Western Digital Red Drive Performance Numbers: Sequential Read/Write


As a follow-up to our review (found here), we’ve finally finished testing the new Red drives and compared them to the equivalent Green drives.



We are primarily looking at the sustained read/write performance of these drives, given that they’re marketed at the NAS/server usage pattern – meaning that they’ll largely be used for serving up media files over a network. The drives in question are a new 2TB Western Digital Red (WD20EFRX) and a 2TB Western Digital Green (WD20EARX).

Using HD Tune Pro we get the following results:





The Red drive leads by a solid margin – the average read speed is 31% higher and the peak read speed is even more in the Red’s favour at 39% higher than the 2TB Green. How about writing?


Slightly less of a difference this time around, but still a definite performance advantage for the Red drive. The average write speed is 25% higher than the Green and the peak write speed is 14% higher.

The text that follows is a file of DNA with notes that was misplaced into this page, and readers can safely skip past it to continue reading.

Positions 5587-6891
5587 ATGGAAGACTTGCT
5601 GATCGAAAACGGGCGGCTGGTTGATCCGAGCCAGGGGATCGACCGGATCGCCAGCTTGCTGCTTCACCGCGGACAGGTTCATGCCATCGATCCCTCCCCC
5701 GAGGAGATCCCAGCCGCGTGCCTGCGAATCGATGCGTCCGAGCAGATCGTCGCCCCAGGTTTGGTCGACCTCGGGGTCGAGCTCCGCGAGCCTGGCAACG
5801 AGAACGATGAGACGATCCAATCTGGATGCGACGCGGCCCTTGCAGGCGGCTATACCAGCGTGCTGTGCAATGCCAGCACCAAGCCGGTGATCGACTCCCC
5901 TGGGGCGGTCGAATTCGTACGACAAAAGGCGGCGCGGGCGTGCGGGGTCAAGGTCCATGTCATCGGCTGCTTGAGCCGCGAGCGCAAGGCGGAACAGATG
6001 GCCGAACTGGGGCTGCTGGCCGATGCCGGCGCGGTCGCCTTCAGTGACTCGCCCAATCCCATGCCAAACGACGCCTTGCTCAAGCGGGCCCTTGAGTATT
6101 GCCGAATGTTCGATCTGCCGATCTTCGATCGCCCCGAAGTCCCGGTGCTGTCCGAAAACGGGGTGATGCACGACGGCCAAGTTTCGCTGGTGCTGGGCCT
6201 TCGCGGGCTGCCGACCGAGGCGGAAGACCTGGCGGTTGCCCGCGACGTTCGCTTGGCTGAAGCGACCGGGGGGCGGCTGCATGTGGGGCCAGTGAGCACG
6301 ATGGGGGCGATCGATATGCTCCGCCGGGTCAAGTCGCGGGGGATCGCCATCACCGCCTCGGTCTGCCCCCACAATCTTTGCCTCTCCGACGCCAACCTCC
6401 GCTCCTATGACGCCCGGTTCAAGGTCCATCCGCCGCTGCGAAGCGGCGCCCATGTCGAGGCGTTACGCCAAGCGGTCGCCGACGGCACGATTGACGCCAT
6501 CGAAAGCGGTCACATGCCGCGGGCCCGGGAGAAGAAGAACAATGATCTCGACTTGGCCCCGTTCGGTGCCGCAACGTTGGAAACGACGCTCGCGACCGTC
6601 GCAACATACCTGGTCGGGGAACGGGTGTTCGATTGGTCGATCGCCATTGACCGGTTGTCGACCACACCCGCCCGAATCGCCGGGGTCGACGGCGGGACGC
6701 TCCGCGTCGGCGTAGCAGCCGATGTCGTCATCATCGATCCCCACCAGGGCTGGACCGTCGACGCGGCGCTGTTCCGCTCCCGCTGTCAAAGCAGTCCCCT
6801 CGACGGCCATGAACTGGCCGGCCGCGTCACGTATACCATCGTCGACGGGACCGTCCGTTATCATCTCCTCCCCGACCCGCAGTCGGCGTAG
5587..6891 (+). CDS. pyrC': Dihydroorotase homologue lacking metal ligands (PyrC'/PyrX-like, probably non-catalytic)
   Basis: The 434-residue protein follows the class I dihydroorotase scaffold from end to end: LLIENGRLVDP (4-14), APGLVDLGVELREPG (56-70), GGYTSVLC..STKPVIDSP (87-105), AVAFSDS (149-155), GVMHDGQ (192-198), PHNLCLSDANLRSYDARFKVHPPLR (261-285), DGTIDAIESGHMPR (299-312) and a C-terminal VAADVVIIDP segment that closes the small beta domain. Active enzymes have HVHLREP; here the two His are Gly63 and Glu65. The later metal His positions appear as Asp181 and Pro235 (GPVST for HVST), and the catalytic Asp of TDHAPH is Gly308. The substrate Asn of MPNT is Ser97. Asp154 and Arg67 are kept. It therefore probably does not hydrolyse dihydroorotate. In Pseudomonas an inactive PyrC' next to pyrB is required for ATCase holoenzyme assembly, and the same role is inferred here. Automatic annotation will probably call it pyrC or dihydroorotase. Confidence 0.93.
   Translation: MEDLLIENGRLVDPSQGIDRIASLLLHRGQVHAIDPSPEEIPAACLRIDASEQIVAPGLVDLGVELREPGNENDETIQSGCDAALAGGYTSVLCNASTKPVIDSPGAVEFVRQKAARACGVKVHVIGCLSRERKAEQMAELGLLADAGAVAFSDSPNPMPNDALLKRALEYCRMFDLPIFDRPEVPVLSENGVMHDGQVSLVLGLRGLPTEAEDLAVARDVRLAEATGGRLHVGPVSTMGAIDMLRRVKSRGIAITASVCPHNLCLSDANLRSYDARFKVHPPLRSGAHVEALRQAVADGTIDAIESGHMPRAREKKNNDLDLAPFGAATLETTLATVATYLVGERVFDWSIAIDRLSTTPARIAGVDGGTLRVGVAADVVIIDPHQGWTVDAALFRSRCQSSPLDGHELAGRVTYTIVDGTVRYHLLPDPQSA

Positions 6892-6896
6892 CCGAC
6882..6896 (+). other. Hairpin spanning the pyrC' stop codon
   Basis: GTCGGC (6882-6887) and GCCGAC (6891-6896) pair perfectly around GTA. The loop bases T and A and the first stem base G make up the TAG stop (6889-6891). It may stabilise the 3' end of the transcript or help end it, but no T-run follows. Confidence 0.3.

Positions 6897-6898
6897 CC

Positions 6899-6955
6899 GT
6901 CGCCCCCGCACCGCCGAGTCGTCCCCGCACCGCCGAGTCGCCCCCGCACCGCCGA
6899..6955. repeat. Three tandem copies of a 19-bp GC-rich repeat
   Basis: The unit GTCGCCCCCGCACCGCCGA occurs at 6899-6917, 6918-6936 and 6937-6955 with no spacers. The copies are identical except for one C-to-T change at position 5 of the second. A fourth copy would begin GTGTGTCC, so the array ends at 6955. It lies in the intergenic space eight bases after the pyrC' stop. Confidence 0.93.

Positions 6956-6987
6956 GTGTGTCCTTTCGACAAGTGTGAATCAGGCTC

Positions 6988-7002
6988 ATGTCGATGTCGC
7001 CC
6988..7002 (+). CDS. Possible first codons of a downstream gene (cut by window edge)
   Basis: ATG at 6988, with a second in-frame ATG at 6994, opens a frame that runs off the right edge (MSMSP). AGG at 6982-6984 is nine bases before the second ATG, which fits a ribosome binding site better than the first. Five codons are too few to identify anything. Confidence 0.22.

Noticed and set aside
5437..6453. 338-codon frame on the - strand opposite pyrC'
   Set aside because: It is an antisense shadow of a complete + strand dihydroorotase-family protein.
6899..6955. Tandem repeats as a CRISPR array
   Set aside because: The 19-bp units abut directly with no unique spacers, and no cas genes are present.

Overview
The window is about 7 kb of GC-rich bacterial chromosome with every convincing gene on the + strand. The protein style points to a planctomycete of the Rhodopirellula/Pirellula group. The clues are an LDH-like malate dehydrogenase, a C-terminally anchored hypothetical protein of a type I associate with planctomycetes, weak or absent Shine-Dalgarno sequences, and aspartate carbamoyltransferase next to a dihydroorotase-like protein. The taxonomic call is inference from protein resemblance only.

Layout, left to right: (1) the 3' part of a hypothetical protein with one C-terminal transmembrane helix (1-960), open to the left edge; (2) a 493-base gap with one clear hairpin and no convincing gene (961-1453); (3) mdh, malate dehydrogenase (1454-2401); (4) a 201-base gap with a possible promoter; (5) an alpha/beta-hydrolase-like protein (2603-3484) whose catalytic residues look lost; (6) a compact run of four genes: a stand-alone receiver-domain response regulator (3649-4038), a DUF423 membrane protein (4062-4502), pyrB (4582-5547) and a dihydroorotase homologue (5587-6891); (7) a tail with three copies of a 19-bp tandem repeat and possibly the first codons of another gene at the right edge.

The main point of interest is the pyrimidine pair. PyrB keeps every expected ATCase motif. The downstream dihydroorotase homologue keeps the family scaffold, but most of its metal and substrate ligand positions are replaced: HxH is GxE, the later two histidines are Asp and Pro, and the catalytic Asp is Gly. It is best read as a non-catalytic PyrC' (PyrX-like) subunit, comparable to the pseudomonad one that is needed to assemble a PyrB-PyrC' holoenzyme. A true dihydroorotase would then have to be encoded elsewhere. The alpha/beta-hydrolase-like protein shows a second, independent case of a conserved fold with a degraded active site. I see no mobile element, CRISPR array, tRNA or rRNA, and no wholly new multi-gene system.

In terms of real-world performance, even a single Red drive should come close to saturating a gigabit link on average for both reading and writing; a single Green drive doesn’t enjoy the same level of performance but if you were to put both drives in a RAID array through a single gigabit link you would be unlikely to notice the difference. Across a 10GBe link or internally, however, is another matter entirely. The Red line is the first that we’ve seen which we would even consider to term as both “low power” and “performance” – the 150MB/s peak read speed is pushing into Black territory and is extremely respectable for a consumer spinning disk.


If you’re after more performance than the Green line but don’t want the increased cost, power consumption and heat of the Black line the Reds will likely fit the bill – there’s a solid improvement in performance across the board.


Next time we’ll look at the IOPS performance between the two drives and that will conclude our 2TB Red piece… for now.